I’m lecturing at the Yale Publishing Course once again this July. Ninth year. If you have the means to attend, and are connected to the book world, I can’t recommend it more highly. It’s a week of total publishing immersion (and it’s also a lot of fun).
There are a couple of spots still open for the Focus retreat I’m co-hosting with Jan Chipchase this October in Yoshino, Japan, Oct 1-4. For the remaining spots, we’re looking to fill the non-male quotient of attendees. Not strictly a man? Working on amazing things? Consider applying, here.
I have a lot to say about the walk, walks, and walking, but I’m pouring that into the articles for magazines at the moment. So let me take a second to direct your attention to something totally unrelated that I’ve wanted to share for a while, and what I consider one of the small miracles and joys of the internet: People reverse engineering things.
Specifically one person. A man named Alex Hude who really wanted to understand how his Leica camera firmware worked. And so he spent the next like … FIVE YEARS … figuring it out.
I am enamored with so much of his report: the tenacity, the sheer curiosity, the relentless digging, the community collaboration. The stumbling forward that so much of this kind of reverse engineering requires.
What excited me the most is the simple fact that you can take something that — from the outside — looks impenetrable, unknowable, like a rubik’s cube with ten thousand sides, and chip away at it until you are the master of the cube.
Alex Hude is the master of the Leica firmware cube.
Waiting for his M240 to arrive, he starts poking around on the Leica website. Oh? A stray M8 firmware file?
It was unencrypted, uncompressed file starting with PWAD magic. Does anyone recognise it? Yes you got it right - Doom Patch WAD format. These guys seem to love the classics. The format is very well documented and writing the splitting tool was a pretty simple task to do.
I love so much about this ’graph: Talking to us like we know what he’s talking about. Reaching back into the ’90s with Doom file formats. Giving props to the Leica engineers.
He then grabbed the M9 firmware, but it seemed to be encrypted. What to do?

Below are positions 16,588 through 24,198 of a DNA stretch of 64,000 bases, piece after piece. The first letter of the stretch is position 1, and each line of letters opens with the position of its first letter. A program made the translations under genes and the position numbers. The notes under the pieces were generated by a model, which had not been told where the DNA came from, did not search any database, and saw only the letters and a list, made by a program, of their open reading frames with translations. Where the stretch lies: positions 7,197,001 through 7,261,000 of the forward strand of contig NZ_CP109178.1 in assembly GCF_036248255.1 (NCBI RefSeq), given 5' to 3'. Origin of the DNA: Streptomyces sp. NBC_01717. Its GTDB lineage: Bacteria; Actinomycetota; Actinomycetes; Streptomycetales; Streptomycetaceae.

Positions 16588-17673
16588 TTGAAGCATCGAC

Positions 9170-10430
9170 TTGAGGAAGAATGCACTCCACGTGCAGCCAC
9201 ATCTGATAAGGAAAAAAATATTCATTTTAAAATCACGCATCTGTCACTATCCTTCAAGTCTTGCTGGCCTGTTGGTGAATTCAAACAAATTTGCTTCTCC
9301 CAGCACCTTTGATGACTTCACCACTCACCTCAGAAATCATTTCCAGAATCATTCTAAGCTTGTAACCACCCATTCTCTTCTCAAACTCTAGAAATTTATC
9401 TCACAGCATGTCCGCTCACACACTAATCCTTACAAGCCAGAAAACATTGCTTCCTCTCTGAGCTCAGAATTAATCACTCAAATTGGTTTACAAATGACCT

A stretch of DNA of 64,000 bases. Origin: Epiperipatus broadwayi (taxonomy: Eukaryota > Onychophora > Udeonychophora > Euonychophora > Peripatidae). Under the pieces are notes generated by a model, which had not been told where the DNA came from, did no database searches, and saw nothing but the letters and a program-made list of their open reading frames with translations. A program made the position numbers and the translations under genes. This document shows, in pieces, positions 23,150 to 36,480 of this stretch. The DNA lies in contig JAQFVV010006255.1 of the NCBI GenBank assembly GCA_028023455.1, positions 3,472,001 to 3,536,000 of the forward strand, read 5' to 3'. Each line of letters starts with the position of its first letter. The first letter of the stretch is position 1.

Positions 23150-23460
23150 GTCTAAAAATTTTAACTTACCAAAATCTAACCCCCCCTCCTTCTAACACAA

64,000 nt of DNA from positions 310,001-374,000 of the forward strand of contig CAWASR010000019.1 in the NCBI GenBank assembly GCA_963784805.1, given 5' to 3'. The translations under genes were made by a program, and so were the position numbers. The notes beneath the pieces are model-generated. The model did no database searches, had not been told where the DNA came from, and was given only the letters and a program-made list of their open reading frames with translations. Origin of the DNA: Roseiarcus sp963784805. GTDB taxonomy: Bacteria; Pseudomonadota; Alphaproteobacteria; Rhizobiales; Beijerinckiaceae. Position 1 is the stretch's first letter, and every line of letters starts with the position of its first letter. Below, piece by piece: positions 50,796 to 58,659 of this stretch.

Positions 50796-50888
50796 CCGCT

Maybe not, because Leica used to put pretty weak CPUs in their cameras and XOR encryption was very popular at that time in consumer electronics, so I decided to write a simple XOR manipulation tool to compare the firmware with itself and calculate some statistics along the way.
Key length was determined by looking for the longest repeating pattern. This makes sense since any firmware usually includes big blocks of repeating data like 0x00/0xFF paddings or graphics with LUT pixels. The key itself is calculated based on per byte statistics within key length where most frequently occurring byte goes to key buffer. The output clearly pointed to XOR encryption. Then it was a matter of modifying my tool a bit to get a potential key and decrypt. Yet again, it was PWAD file after decryption.
Then he snags the M240 firmware. Which looked, strangely, more compressed than encrypted.
Of course he figures out how to uncompress it. But the format is weird. So he chips away at that:
To deal an unknown file format, I couldn’t think of anything better than to measure some offsets and sizes in the file and try to find the closest values in the file header.
0x00: 1E 1C AF 2E 01 01 00 02 07 E1 EA 5E 00 5C 1A B1
0x10: 01 29 1A 7E AE 38 73 65 9C 3D 75 B4 34 2F 44 6E
0x20: 13 17 8E 6B 00 00 00 01 00 00 00 30 E1 E3 50 D1
And sees into it:
1E1CAF2E - looks like “LEICA FILE”
01010002 - 184.108.40.206
005C1AB1 - compressed file size (big endian)
01291A7E - uncompressed file size (big endian)
AE3873659C3D75B4342F446E13178E6B - MD5 hash
00000001 - number of payloads
00000030 - first payload offset
At one point Alex realized he could do all sorts of fun things if he had USB port access. But the “Leica M240 does NOT have a USB port by design.” But they do have a handgrip! That connects to a mysterious port. But the handgrip costs $900. So … he rolled his own breakout connection to the port of mystery.
He then uses tools of the trade to understand the purpose of all the pins, and a logic analyzer to figure out the data lines. (I’m not entirely sure I got either of those sentences right; he does magic, is what he does.)
Eventually he runs into a wall:
There was USB PTP on a screen, but camera still didn’t appear on the host. I tried setting up various USB termination schemes on breadboard but nothing worked. Beagle showed many corrupted packets and other errors. Eventually I gave up and got back to reverse engineering firmware.
Anyway, it keeps going.
I know a bit about this stuff, but not nearly enough to really hang. Even so, I can’t stop reading. It’s enthralling to watch a Swiss clock taken apart and put back together. Witnessing a tiny battle: one mind vs the many minds at Leica.
This reconstitution of stuff, of life, is everywhere.